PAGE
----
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Ross Dowling

This chapter explores the formation of the Geoparks Movement in the 1990s to the worldwide movement today with 140 UNESCO Global Geoparks in 38 countries. Geoparks are single, unified geographical areas where sites and landscapes of international geological significance are managed with a holistic concept of protection, education and sustainable development. Geoparks combine geology with the empowerment of local communities and create opportunities for sustainable tourism. Geoparks personify sustainable development in action. They empower local communities and give them the opportunity to develop cohesive partnerships with the common goal of promoting the area’s significant geological processes, features, periods of time, historical themes linked to geology, or outstanding geological beauty. Just as importantly, the development of geoparks driven by geotourism, encourages regional investment, creates new businesses and jobs and generates financial benefits to regional communities.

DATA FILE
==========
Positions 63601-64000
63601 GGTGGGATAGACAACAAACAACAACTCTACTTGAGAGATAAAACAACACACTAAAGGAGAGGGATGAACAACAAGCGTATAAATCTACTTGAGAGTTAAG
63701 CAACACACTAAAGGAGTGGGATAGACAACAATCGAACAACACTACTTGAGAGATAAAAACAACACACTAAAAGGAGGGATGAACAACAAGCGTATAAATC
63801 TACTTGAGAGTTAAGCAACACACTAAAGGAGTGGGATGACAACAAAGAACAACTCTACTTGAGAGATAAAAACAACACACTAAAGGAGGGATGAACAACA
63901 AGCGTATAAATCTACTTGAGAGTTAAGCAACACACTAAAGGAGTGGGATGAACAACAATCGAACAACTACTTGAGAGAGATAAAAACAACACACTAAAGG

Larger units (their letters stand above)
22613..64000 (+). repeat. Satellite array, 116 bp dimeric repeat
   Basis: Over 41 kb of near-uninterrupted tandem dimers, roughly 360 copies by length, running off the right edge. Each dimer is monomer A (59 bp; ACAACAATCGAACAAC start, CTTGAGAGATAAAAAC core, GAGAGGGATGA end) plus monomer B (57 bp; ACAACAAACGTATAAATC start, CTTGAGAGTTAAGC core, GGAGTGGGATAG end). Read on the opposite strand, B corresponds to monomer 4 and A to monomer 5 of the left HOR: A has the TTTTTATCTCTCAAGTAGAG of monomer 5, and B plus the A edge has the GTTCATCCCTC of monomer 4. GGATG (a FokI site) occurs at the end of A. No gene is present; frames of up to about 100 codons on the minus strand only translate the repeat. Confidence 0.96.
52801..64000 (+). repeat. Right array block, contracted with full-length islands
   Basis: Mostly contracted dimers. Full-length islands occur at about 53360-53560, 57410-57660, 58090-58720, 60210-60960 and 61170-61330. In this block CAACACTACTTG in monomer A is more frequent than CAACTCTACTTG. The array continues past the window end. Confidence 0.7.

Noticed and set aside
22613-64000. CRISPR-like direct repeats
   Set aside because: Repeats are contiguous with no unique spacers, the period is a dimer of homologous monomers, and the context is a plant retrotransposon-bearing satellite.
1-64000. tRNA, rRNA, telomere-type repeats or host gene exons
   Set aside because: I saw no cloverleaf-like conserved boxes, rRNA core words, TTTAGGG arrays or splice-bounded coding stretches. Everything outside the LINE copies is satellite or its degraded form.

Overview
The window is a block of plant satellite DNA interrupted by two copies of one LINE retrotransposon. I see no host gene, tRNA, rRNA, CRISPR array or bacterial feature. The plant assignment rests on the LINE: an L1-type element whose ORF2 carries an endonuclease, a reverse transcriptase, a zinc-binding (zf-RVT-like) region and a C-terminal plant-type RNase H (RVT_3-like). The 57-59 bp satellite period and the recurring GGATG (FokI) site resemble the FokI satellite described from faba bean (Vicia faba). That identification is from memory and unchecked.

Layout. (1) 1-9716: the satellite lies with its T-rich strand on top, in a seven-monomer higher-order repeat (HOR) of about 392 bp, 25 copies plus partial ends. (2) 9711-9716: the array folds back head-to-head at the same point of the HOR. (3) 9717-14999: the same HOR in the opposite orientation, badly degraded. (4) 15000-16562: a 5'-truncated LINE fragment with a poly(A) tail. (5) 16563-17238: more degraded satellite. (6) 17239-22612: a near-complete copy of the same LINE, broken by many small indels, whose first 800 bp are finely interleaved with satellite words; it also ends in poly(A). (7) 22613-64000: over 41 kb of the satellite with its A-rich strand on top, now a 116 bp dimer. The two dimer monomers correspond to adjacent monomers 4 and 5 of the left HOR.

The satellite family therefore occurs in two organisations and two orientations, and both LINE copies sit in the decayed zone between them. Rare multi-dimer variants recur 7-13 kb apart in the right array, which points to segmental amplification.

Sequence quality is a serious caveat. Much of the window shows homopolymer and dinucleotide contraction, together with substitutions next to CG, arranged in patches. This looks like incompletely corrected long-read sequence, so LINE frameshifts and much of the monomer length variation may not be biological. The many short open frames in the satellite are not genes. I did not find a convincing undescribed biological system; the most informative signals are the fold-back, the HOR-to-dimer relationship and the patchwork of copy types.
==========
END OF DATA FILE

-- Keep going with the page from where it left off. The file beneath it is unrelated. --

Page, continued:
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Ross Dowling